More recently, there has been three studies, randomized trials, which is the RADICALS, the RAVES, and the GETUG looking at the timing for radiation delivery for these patients. And the clear winner seems to favor an early salvage approach, because those patients are actually able to, again, have less side effects and you're actually tailoring the treatments to those that need it the most.
However, what we don't know is, are there still patient subsets that can still benefit from adjuvant radiotherapy? To answer that question that is emerging evidence suggesting that we may need to look a bit away from an entirely PSA-based approach in determining patients that should get adjuvant therapy to more of a combination of clinical and genomic risk factors that culminates in treatment recommendation. A couple of factors that emerged from different presentations that we've held today has been patients that have pathologic T3b/T4 disease, involvement, also if they have a surgical margins from their R1 resection, and if they have a high genomic decipher score, which is basically the 22-gene panel that is supposed to predict developing five years metastasis for patients. Almost like a biomarker for aggressive disease. When you have these factors, regardless of the PSA, that these patients might be the subset of patients that will benefit from adjuvant radiotherapy. And so I think that, by and large, the field is adapting an early salvage approach, and yes, still, there are sub population of patients that may be considered to have adjuvant radiotherapy in select patients.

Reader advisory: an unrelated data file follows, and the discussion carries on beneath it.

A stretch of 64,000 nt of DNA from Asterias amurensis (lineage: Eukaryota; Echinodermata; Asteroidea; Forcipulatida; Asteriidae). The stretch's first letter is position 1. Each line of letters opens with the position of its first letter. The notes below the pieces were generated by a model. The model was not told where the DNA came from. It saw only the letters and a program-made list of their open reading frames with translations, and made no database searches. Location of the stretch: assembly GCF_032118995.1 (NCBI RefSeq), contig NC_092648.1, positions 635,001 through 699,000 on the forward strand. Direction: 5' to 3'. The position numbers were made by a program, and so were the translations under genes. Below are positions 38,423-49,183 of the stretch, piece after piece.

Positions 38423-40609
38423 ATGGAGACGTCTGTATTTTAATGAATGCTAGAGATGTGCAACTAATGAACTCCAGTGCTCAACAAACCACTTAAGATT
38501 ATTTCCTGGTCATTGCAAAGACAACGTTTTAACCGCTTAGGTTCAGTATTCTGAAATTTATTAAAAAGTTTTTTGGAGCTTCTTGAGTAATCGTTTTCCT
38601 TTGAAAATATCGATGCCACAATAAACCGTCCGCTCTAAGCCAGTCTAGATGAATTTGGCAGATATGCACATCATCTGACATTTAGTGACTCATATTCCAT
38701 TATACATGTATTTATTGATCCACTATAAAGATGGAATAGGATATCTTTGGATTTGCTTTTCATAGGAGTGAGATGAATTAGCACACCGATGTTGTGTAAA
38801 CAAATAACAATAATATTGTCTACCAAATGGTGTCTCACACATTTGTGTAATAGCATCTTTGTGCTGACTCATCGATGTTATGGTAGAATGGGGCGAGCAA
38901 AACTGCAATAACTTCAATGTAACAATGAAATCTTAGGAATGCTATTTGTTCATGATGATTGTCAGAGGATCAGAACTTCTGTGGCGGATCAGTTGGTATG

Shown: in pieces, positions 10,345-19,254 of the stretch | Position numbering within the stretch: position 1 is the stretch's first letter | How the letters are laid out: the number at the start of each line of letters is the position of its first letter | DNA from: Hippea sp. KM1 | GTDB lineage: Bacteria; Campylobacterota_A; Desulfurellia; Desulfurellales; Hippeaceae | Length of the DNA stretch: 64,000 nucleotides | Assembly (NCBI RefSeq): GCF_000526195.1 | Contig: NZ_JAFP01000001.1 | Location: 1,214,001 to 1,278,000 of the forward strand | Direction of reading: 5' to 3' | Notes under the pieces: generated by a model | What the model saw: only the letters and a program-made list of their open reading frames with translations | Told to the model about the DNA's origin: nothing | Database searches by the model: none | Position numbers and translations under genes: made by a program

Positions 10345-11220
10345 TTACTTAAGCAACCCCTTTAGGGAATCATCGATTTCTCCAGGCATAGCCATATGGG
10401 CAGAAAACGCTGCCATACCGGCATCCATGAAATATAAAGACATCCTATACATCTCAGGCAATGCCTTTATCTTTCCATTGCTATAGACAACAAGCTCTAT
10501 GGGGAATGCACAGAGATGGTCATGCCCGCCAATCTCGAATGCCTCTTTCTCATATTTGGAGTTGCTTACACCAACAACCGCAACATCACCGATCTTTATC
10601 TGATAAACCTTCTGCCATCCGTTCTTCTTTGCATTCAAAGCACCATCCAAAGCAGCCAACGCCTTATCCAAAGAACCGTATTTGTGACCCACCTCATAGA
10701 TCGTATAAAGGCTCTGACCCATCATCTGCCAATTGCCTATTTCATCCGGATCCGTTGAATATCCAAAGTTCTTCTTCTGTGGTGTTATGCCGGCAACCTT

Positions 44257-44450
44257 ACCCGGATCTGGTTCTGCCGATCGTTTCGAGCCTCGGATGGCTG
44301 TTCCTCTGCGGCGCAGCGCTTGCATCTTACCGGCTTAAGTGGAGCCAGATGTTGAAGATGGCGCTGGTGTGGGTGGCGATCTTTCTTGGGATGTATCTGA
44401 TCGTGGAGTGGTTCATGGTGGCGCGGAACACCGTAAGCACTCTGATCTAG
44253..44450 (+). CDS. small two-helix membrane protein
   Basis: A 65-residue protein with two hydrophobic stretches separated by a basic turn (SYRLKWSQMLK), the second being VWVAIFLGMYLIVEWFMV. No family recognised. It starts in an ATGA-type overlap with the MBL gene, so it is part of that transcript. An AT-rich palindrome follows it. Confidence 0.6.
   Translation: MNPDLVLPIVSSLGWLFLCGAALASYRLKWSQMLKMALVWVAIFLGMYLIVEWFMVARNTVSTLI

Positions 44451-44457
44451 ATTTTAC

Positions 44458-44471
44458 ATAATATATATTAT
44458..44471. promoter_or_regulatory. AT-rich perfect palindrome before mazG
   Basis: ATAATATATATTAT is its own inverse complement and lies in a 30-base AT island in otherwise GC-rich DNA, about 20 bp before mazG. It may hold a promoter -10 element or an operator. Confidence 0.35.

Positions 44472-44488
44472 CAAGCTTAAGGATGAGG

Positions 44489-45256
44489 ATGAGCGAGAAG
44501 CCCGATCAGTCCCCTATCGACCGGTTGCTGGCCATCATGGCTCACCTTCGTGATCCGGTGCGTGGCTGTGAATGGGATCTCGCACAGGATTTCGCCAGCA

Alicia Morgans: I think that's so important. And just to clarify for everyone watching, what is your definition of early salvage, the one that was used in these trials?
Kosj Yamoah: Right. By way of definition, we would consider adjuvant radiotherapy by and large be given when patients do have certain adverse pathologic features, extraprostatic static extension, [inaudible 00:04:55], positive surgical margins, or higher Gleason 8s, 9s, 10s. Those patients, potentially, will be eligible for an adjuvant radiotherapy approach in the absence of the PSA recurrence. Now, early salvage definition has been a bit broad, but oftentimes we range from a PSA of 0.1 to about 0.5, depending on the studies you look at. Some studies actually constricted to 0.1 to the classic definition of salvage, which is 0.2 and above 0.2. But in some studies, the gap was a little bit wider, all the way up to 0.5.
Alicia Morgans: Okay.
Kosj Yamoah: But, by and large, that early PSA detection that triggers radiotherapy post-operatively will be considered an early salvage approach.
Alicia Morgans: Absolutely. So, question then a little bit about that, and those features that you mentioned, which are phenomenal, mostly clinical features, but maybe bringing in Decipher. So, do we have evidence to say that population will only benefit from adjuvant and will less so benefit from early salvage? Or is the data really that these are the highest risk patients who may consider adjuvant and we don't know yet whether they may benefit in the same way from early salvage?